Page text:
Being ‘deeply’ seen.



It is the year 2015 and I’m in love with this year.  And that is not because it has been a particularly lucky year, a prosperous year, nor has it been my most memorable year to date.  There has not been any intense life defining moments, like the birth of a child or a career change.  It has simply been months of time like turned pages in an novel.  One that I’ve spent some time reading passages of, making sure I’m in sync with the narrative.  Making sense of the day to day and being thankful for the ordinary.

Status Update: this morning I went for a run into the Rocky Cape National Park, from the Sisters Beach boat ramp inland, past the Doone Falls turn-off and onto the untouched sand of Anniversary Bay on low tide.  It was an hour of BREATHING, blood pulsing and scrub sounds in the periphery of my twittering thoughts.  There were meditative moments, but I was surprised at how much my head rambled with other stuff and feet hurt.

I was more numb than I would’ve liked to be, alone in the muted- green rolling landscape with the foreboding wind of a low front pushing me from behind.  My solo presence did bring me closer to many birds going about their morning flight.  I had eye contact with a Robin red breast and low flying Pacific gull.  Did a yoga stretch on the sand, alongside feathered friends.  Wiggled my cold feet one at a time, balancing on the shoreline and ran like a mad thing back to the car.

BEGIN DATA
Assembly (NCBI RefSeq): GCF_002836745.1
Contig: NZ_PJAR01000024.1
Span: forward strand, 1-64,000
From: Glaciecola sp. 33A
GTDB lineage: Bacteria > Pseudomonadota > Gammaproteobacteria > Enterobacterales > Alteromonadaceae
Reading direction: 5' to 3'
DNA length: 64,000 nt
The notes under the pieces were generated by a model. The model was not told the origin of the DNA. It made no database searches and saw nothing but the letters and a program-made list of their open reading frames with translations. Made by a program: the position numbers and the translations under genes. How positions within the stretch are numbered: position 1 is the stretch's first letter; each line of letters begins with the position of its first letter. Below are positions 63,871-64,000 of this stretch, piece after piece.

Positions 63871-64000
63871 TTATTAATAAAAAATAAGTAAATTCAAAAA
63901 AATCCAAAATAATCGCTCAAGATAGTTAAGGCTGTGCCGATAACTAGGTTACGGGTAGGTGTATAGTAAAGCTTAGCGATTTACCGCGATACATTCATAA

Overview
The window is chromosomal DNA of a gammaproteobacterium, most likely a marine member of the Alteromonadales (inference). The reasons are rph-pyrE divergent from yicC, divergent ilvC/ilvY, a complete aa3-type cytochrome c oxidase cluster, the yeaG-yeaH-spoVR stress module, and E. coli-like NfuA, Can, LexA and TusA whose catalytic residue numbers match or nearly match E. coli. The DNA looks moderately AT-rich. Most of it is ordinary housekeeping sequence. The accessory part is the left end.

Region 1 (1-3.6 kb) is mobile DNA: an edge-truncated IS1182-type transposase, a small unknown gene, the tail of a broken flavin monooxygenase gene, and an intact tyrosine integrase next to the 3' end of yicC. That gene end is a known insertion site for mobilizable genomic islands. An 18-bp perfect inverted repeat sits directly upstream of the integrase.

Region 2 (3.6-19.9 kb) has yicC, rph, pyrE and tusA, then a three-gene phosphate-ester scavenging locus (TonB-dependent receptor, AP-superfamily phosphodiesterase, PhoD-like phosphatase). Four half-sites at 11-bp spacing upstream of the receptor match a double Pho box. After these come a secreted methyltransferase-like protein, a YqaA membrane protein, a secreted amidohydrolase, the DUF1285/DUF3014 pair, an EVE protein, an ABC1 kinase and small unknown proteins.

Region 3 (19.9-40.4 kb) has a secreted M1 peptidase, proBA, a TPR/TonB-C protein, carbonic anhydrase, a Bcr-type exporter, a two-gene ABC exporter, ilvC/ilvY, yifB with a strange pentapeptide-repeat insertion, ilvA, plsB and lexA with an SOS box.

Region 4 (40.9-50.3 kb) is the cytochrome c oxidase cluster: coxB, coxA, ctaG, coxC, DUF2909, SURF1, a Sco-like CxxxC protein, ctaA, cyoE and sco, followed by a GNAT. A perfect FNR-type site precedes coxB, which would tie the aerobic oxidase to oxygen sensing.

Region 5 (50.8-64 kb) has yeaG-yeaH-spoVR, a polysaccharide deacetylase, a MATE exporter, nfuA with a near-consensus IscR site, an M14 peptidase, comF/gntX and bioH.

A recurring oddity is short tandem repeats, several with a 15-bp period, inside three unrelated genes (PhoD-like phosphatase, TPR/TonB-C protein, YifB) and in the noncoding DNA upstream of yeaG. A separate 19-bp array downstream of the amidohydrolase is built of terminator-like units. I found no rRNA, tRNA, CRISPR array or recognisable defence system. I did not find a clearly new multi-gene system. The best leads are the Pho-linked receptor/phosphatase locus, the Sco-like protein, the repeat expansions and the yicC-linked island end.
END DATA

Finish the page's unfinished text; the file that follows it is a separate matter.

With lunch, I watched Brene` Brown on YouTube.  There are a few TED talks I’ve been checking out, as recommended on Brain Pickings.  So I sucked back a Chai and thought about ‘honouring the ordinary’, as inspired by her words, something I’ve nattered about with my sister before in general conversation and probably also here.  Us saying ‘yer think?’ about how it’s nice to elevate everyday moments in photography and art in general.  And Brene`, pronounced with the same sound as Renee if you’re wondering, is a researcher who looks at how humans numb fear and pain in place of allowing vulnerability to be seen.  Her analysis suggests that we can not numb one emotion exclusively, so when we numb eg. fear, we are also numbing joy.  We numb with medication, food and booze to name a few?  Exercise endorphins too?

It got me thinking back to my status update (which I did not post to FB because I’m too vulnerable? for that?), about running in the bush and along the empty beach, feeling a bit numb and sore in spots, and ordinary when I might have preferred some kind of spiritual renaissance of ‘my persona’ in that wild and wonderful place.  Nah, but it was beautiful.  It always is having that space and connection to the elements, only I might better celebrate my vulnerability, living with it.

Tan framed with morning cuppa